Туризм в России  
(495) 363 3512
Cities of Russia
Goryatchiy Klyutch
Nizhny Novgorod
Veliky Novgorod
Veliky Ustug
Arkhangelsk region
Chelyabinsk region
Fishing in Russia
Hunting in Russia
Kaliningrad region
Kirov region
Khabarovsk Territory
Komi Rebublic
Kostroma region
Krasnodar region
Krasnoyarsk region
Leningrad region
Lipetsk region
Moscow reеgion
Murmansk region
North Ossetia
Northen Ireland
Novgorod region
Penza region
Perm region
Pskov region
Rostov region
Stavropol region
Tver region
Tyumen region
Tula region
Vladimir region
Vologda region
Voronezh region
Yaroslavl region
Hotels of Russia
Hotels of Moscow
Tours to Russia
Reindeer Herders’ Winter Camp
Over the world
Czech Republic
Costa Rica
Sri Lanka



Few cities of the world have converted their port and their beach into the place of competition for the largest sailing boats in the world. Few cities of Europe make way for an urban Formula 1 circuit, running through its streets and filling them with the atmosphere of an exceptional spectacle.

Veles e Vents: a verse by the mediaeval poet Austes March has given a name to the most maritime builcjing. It is said of Valencia that it likes to please. The city that every year raises up ephemeral monuments in the most exceptional festival of fire and satire, is pleased with the admiration of visitors in the face of the unusual.

That is why here that innate ability of Valencians for adaptation and transformation has triumphed, the ease with which a special scene is made in unheard of settings Already blessed with unrepeatable architectural sights, the city of Valencia, between 2003 and 2007, was the headquarters of the 32nd America's Cup.

While the beaches of Cabanyal and Malvarrosa became a privileged setting to follow the sailing competition, the old dock had previously been transformed into a marina, provided with a special channel connecting it to the open sea, separating the commercial and leisure areas of the nearest port to Madrid.

Veles e Vents Turning the old modernist sheds into the sailing competition's team headquarters was the start of an exceptional adaptation. It was consolidated with the building of "Veles e Vents", international emblem of the America's Cup, which brought hundreds of thousands of visitors to Valencia and paraded the name of the city around the five continents. But the city of events wanted to go further. That is why, in 2008, the city signed the agreement which, for seven years, turns it into the headuarters of the European Formula 1 Gran Prix, at an unusual and exceptional spot: the old dock of the converted port and the seaside neighbourhoods that are in the process of urban renewal. Thousands of people gather on the grandstands of the most spectacular urban circuit, watching racing cars pass at over 300 kilometres an hour though unusual places, at the edge of the sea. Few more? The adventure will be repeated, and thousands of Valencians and visitors will be able to experience the thrill of the sport of speed round the twisting urban streets; Following the races from the specially provided terraces, and from the luxury boats moored at the floating jetties in the marina, becomes an exclusive luxury and an unforgettable experience. The city of exceptions is unstoppable. In the last twelve years Valencia has experienced a powerful growth in tourism because it has gone hand in hand with a big increase in hotels. In twenty years the city has doubled its hotel offer, which is now well over 80 establishments, with over 8,500 rooms with a capacity to accommodate some 17,000 guests, of which four thousand are in the five-star category. In the metropolitan area, hotel accommodation is available for another 5,000 guests flooding in for these special sports events.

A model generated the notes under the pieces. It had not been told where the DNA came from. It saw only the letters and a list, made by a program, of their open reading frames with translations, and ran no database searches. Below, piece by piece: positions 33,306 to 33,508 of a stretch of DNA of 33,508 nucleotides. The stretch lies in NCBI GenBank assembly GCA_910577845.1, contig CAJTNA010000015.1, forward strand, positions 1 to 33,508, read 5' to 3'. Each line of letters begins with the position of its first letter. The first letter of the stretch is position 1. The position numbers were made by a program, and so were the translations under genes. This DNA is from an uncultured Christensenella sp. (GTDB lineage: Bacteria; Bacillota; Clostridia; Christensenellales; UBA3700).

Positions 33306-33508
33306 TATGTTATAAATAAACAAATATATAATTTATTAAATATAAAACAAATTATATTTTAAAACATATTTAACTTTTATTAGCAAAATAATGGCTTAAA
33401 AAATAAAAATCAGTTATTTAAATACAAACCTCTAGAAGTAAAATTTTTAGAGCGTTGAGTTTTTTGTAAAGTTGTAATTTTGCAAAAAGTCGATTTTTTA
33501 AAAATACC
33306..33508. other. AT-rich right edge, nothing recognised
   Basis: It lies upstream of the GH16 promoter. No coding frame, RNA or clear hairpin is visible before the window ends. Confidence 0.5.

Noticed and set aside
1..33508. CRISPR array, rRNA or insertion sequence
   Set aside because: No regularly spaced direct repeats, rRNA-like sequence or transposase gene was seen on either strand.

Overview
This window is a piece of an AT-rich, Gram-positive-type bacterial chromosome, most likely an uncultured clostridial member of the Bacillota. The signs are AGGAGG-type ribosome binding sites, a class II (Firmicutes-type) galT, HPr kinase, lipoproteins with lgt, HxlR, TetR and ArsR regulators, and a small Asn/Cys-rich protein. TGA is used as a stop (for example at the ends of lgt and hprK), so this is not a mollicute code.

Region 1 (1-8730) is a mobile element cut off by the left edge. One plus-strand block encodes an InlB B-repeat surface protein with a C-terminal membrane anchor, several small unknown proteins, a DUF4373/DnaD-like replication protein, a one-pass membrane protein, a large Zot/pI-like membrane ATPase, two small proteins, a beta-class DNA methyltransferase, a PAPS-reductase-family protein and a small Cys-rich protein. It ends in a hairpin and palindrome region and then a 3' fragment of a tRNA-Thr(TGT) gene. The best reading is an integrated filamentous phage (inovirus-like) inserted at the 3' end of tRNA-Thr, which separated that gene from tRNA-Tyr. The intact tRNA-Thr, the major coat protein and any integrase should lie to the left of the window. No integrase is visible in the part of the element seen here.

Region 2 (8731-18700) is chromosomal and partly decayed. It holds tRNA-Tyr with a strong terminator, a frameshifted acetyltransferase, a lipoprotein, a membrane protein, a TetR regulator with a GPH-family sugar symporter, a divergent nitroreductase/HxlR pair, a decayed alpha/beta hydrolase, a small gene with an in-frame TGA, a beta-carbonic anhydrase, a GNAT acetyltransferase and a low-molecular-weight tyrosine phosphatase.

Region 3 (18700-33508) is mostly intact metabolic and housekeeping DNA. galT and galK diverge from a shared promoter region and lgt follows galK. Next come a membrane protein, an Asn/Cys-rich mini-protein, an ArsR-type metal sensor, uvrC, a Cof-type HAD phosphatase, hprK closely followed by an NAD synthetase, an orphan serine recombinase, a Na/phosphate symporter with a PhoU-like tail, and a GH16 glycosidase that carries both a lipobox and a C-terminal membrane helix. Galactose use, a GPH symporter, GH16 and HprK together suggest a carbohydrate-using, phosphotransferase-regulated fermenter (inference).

The City of Arts and Sciences witnessed another unusual transformation: the water in the tanks designed by Santiago Calatrava was changed for sand in order to make way for an international equestrian event,[the Global Champions Tour. Valencia has signed a longterm agreement with the organisers, who have registered a great success in an exceptional architectural setting. A hundred and seventy horses of the best breeds, thirty riders, five hundred accredited people, hundreds of journalists from all over the world and thousands of visitors testified to the international success of another exceptional way of promoting the city. The course, covering 3,700 square metres, was situated under the Prince Felipe Museum and had terraced seating for 1,200 people. The annual calendar brings other special events to Valencia. The Nautical Club, an institution going back more than a century and sited alongside the port, is the scene of Her Majesty the Queen's Trophy every year.

Apart from the cycling and athletics events occasionally hosted by the city, tennis is another sport seeking a headquarters in Valencia for special events. The Region of Valencia Tennis Open brings together this sport's Spanish elite. But that is just the aperitif to the Open 500 held from November 2009 in the city.